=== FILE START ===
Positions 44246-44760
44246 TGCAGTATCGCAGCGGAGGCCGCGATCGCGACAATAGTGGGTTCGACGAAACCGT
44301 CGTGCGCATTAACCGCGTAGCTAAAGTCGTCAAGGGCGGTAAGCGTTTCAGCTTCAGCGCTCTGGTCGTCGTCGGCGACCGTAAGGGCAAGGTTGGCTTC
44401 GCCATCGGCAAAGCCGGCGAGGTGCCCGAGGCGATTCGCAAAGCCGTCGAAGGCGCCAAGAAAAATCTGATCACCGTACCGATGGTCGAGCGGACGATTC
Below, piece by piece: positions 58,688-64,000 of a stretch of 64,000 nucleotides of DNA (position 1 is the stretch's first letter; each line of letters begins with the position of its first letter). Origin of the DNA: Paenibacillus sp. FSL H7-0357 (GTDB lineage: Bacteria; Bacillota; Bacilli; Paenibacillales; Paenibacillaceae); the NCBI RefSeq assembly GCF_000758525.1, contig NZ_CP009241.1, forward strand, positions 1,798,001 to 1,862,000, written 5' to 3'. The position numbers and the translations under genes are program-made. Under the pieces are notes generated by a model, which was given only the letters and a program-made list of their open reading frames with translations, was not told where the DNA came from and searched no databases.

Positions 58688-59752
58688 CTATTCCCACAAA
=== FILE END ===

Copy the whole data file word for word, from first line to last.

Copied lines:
Positions 44246-44760
44246 TGCAGTATCGCAGCGGAGGCCGCGATCGCGACAATAGTGGGTTCGACGAAACCGT
44301 CGTGCGCATTAACCGCGTAGCTAAAGTCGTCAAGGGCGGTAAGCGTTTCAGCTTCAGCGCTCTGGTCGTCGTCGGCGACCGTAAGGGCAAGGTTGGCTTC
44401 GCCATCGGCAAAGCCGGCGAGGTGCCCGAGGCGATTCGCAAAGCCGTCGAAGGCGCCAAGAAAAATCTGATCACCGTACCGATGGTCGAGCGGACGATTC
Below, piece by piece: positions 58,688-64,000 of a stretch of 64,000 nucleotides of DNA (position 1 is the stretch's first letter; each line of letters begins with the position of its first letter). Origin of the DNA: Paenibacillus sp. FSL H7-0357 (GTDB lineage: Bacteria; Bacillota; Bacilli; Paenibacillales; Paenibacillaceae); the NCBI RefSeq assembly GCF_000758525.1, contig NZ_CP009241.1, forward strand, positions 1,798,001 to 1,862,000, written 5' to 3'. The position numbers and the translations under genes are program-made. Under the pieces are notes generated by a model, which was given only the letters and a program-made list of their open reading frames with translations, was not told where the DNA came from and searched no databases.

Positions 58688-59752
58688 CTATTCCCACAAA